A Martian mystery may be over scarcely after it began: NASA on late Tuesday said that a formerly unidentified shiny, tiny object spotted on the Red Planet’s surface by the Mars Curiosity Rover is likely just a piece of plastic that fell off the rover and probably doesn’t pose any threat to the rover’s operations.
At the same time, NASA wasn’t ready to decisively call the object a missing piece of the rover just yet: Instead, the agency said in a statement it would be continuing further inspection on the object through Tuesday using the rover’s twin mast-mounted cameras, or Mastcam.
As NASA explained in the statement:
The rover team’s assessment is that the bright object is something from the rover, not Martian material. It appears to be a shred of plastic material, likely benign, but it has not been definitively identified.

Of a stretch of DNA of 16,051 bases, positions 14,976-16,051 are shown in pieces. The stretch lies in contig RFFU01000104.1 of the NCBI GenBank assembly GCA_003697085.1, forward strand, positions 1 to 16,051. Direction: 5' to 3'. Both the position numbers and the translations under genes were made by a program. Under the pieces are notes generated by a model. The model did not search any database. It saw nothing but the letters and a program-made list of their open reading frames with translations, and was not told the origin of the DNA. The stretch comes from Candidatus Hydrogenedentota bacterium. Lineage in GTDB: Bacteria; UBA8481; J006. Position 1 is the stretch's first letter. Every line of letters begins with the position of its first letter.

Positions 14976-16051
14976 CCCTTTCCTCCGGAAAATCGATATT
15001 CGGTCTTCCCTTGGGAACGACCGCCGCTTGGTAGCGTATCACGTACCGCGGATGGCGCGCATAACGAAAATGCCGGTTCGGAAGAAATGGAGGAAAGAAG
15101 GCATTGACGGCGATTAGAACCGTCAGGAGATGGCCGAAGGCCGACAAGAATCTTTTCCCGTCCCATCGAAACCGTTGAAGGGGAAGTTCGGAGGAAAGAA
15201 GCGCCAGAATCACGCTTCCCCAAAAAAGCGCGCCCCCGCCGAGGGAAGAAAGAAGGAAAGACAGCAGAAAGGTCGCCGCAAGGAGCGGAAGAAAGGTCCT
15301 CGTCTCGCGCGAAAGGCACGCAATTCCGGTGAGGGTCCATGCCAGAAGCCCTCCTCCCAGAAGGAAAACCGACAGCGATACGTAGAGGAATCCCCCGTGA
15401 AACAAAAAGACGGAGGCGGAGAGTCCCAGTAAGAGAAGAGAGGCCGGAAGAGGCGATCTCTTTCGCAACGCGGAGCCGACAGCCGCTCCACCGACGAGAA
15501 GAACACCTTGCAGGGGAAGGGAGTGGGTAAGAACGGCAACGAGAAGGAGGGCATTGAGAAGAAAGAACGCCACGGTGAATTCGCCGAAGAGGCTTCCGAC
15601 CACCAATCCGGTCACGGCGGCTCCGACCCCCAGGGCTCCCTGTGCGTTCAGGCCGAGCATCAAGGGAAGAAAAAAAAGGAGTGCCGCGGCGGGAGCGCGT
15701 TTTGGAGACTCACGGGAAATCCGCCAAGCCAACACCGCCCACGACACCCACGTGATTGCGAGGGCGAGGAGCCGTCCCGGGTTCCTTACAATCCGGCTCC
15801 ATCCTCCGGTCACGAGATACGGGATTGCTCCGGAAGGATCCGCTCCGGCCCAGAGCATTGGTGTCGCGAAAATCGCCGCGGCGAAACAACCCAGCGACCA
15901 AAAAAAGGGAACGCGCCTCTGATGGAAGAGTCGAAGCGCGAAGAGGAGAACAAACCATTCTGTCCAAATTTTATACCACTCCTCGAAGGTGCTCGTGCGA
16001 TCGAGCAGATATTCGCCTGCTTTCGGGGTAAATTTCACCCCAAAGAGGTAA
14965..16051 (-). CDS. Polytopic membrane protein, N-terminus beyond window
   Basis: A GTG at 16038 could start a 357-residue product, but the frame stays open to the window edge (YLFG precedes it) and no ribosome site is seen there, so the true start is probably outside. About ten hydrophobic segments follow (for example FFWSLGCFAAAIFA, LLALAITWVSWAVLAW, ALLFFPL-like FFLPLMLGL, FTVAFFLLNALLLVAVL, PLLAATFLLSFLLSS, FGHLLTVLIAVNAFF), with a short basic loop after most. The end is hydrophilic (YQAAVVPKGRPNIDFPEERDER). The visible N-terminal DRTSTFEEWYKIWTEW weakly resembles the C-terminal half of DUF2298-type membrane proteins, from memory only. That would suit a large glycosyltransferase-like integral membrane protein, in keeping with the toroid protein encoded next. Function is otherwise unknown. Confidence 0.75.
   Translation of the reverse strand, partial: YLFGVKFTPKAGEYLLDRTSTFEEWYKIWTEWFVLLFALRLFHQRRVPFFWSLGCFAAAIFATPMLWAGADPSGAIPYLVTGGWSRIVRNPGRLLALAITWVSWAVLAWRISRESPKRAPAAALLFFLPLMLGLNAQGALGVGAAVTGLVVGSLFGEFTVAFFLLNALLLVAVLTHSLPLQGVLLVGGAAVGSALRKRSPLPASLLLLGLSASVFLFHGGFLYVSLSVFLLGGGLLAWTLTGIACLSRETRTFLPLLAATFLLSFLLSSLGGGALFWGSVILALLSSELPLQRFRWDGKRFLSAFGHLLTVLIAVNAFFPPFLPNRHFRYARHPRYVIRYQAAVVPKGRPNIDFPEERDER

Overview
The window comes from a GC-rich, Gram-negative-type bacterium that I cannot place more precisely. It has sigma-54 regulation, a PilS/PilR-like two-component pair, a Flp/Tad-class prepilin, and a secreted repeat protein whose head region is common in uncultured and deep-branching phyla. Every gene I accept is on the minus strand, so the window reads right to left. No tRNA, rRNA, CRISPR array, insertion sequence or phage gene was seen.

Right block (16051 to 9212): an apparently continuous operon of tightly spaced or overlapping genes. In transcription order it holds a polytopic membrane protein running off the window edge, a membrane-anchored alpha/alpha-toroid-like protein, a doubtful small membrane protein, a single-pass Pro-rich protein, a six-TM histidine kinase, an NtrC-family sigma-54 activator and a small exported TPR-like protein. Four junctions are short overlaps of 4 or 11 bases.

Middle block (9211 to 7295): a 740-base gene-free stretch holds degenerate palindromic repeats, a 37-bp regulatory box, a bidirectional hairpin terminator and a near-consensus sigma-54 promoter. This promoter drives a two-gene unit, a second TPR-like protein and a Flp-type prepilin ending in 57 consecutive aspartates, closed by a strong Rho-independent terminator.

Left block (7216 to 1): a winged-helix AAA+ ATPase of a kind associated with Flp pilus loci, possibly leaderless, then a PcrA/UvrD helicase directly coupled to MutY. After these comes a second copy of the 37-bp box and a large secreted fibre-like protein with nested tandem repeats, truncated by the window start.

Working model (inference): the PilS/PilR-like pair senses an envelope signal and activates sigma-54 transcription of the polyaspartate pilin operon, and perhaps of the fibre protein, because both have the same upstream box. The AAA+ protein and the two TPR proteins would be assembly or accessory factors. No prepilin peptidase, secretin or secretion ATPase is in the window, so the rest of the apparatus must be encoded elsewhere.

NASA published the following initial image of the mystery object late Monday night. TPM annotated it with an arrow but the unannotated version is available here:
NASA initially wasn’t sure what the object could be and subsequently halted further soil sampling activities while it used the Mars Curiosity Rover’s Chemistry and Camera instrument (ChemCam), a laser-equipped camera and analysis tool, to take a zoomed-in shot of the object, which can be seen below in a NASA image released Tuesday and annotated by TPM (unannotated version available here):
As NASA put it: “the [Curiosity science] team is continuing the investigation for another day before deciding whether to resume processing of the sample in the scoop.”
The agency has scheduled a press conference with rover scientists on Thursday at 2 p.m. EDT that will be livestreamed online here, where all of us Earthlings will likely find out more about the object.